BlackBox Voting, Dennis Hastert

Wow, I really hope most of this info about the GEMS vote tabulator isn’t true, but it sounds like poor programming and borders on criminal. The best quote:

According to internal Diebold memos, there are 32 combinations of on-off flags. Even the programmers have trouble keeping track of all the changes these flags can produce.

Can you say “spaghetti code” boys and girls?

And I’m ashamed Dennis Hastert is a representative of my state.

Rain, Poker and Work

I traded working opening Sunday for Friday off and spent the day working in Hoopeston. Finally got my linux workstation moved over to new hardware and RedHat Enterprise Linux. It’s also got many other “duties as assigned”, so it needs Enterprise.

Friday night, as it rained, we played 2 “Luxor rules” games of poker: 300 chips and 10 minute blind increases. After a couple of quick all ins, we were down to 3. I proceded to win that game. Then we played a full game, which I also won. And I won the final “Luxor rules” game. And it kept raining almost the entire time. I’m going to have to start calling that Hawaiian shirt my lucky poker shirt.

Saturday, I took Dad’s Dell over to the school to install XPSP2 since I didn’t think downloading 200MB+ over dialup sounded like much fun. This was the first time I’d actually seen the install in person, so I spent some time playing with it. One thing I noticed is that the installer uses file transfer methods that don’t appear to take advantage of web caching systems, squid in particular. That can’t be good. Spent some time working after that and some time removing spyware and viruses from computers at a nonprofit. Saturday night’s poker games weren’t quite as good to me, but I can’t complain. Oh, and it was raining again. So much so that I was worried about being able to get back to my parents house. I didn’t have any problems, but the next morning the water wasn’t much below where it was in June.

And now I’m watching all the Formula 1 that I DVRed over the weekend.

Port 445 worm details revealed

After spending the last few days watching portsentry logs for repeat offenders and moving them off to the quarantine VLAN, I finally got the chance to analyze an infected machine when one of Housing’s seldom used (and even less frequently updated) laptops was connected and got infected.

While installing Windows updates (MS04-011, MS04-012, MS04-014, MS04-016, etc) , the user saw an LSASS.EXE error and a shutdown counter started. The updates finished installing before the restart, but it was still infected. After rebooting and updating the McAfee virus scanner from 4387 to 4388 DATs, it detected c:winntsystem32bling.exe as W32/Sdbot.worm, which is what we’ve assume it to be all along.

The exe name seems to be pretty random, though one of the more common ones we’ve seen is winsmc.exe. Another recent virus that exhibits similar behavior is W32/Sasser.worm.g, so we are probably seeing some of that as well.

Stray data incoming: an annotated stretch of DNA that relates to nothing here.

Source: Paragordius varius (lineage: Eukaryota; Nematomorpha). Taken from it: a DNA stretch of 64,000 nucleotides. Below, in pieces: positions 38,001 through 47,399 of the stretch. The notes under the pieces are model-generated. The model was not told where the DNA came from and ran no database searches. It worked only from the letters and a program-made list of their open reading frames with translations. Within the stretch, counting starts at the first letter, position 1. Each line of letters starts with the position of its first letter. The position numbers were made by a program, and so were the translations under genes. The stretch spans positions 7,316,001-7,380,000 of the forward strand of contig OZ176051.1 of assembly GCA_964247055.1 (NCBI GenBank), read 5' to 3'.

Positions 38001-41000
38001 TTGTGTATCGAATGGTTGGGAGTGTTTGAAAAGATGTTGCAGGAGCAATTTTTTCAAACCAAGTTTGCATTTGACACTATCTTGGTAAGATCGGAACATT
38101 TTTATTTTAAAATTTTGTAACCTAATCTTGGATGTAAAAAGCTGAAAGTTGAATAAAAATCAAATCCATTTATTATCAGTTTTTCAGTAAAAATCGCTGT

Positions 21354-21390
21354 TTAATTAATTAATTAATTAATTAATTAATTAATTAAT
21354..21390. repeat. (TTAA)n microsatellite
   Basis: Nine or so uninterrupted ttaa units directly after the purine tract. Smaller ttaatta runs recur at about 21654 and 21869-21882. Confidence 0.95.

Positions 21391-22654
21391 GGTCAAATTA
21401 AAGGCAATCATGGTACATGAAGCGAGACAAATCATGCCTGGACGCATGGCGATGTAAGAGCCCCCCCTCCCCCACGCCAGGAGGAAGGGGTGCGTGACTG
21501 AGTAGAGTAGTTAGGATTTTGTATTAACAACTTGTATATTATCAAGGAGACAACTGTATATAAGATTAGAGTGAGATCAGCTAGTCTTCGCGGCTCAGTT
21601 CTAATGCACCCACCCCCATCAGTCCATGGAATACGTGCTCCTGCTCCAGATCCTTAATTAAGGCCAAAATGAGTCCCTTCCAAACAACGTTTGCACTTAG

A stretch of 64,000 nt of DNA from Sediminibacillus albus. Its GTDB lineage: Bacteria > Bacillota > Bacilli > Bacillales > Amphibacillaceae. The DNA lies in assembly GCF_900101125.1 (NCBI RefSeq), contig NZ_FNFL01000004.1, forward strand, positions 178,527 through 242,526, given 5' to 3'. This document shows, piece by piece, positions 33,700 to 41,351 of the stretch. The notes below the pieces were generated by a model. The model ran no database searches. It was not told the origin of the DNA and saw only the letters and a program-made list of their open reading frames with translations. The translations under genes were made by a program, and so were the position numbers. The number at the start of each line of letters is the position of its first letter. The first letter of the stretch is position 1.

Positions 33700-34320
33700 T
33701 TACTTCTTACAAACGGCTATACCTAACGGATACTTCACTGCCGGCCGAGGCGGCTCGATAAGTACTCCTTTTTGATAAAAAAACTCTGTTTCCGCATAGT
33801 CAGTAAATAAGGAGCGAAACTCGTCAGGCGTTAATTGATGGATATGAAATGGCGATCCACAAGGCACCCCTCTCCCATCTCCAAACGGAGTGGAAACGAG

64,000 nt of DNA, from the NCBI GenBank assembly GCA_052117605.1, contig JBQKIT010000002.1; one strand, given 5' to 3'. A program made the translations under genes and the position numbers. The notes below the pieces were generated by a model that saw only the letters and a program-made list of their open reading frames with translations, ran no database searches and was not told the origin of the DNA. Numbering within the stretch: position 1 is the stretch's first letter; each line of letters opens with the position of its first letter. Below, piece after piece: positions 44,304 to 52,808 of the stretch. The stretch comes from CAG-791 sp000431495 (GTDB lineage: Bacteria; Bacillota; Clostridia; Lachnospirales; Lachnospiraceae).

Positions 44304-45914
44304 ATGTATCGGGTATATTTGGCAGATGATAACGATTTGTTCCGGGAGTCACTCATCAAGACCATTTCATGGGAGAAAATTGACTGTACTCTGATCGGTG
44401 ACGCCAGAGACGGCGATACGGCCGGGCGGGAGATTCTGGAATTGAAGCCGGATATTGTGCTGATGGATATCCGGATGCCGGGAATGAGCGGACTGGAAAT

I can pretty much narrow down the exploit to using something that is patched in MS04-011, 012, or 014, as I have another laptop that has those patches, but nothing later and has not been infected. Most likely MS04-011, with the LSASS fixes. Since all these patches are from April of this year, the moral of the story is to visit Windows Update on a regular basis, or turn on Automatic Updates if you are on a high speed connection.

Network bad, quarantine good

Well, as previously mentioned, I’ve been disabling URHnet connections like a fiend and yesterday was no exception: about 60 between 9 am and 4 pm and another 40 or so last night. All of this is due to some piece of malware that none of the anti-virus vendors seem to be catching yet. With the rate of change on the sdbot family, I’m not all that suprised.

One thing that’s different this year is that we’re not really disabling the connections, they are being moved to a network that has no connection to the outside world, called the “quarantine vlan”. There is just one DHCP server/DNS server/web server/ftp server machine, with a few instructions for the residents and some tools for our NetTechs to use. Thanks to some hard work by the fine people at CITES backbone and LAN maintenance groups, NetTechs have the ability to change which network a room is on from a webpage. So, really, no more disabled rooms, unless they are doing something Really Bad.

We are open for business

This is the earliest we’ve ever opened the labs and, knock on wood, this is the smoothest one I’ve had in some time. Very few people are actually here,

The only bump in the road was easily solved, once I thought it through: URHNet users were getting told that our print servers didn’t have drivers for the printers we were sharing. This is not true. Since they are coming in as the Guest account, I figured something had to be up with permissions. The share (servernameprint$) had Read permissions for Everyone, so that’s good. The underlying file permissions, on the other hand, were missing Everyone. So, I re-added that, and all is now good.

And, had I looked in the Microsoft Knowledgebase first, I would have found article 271901.

HP 5308xl and port security

Since my searches on Google came up dry, here’s how you clear existing MAC addresses from port security on an HP ProCurve 5308xl (from pg 237 of the Access Security Guide):

#configure terminal
(config)#show port-security H6
(config)#no port-security H6 mac-address 00b0d0-46b139
(config)#show port-security H6

Copy and paste of the MAC from the output of the show command works just fine.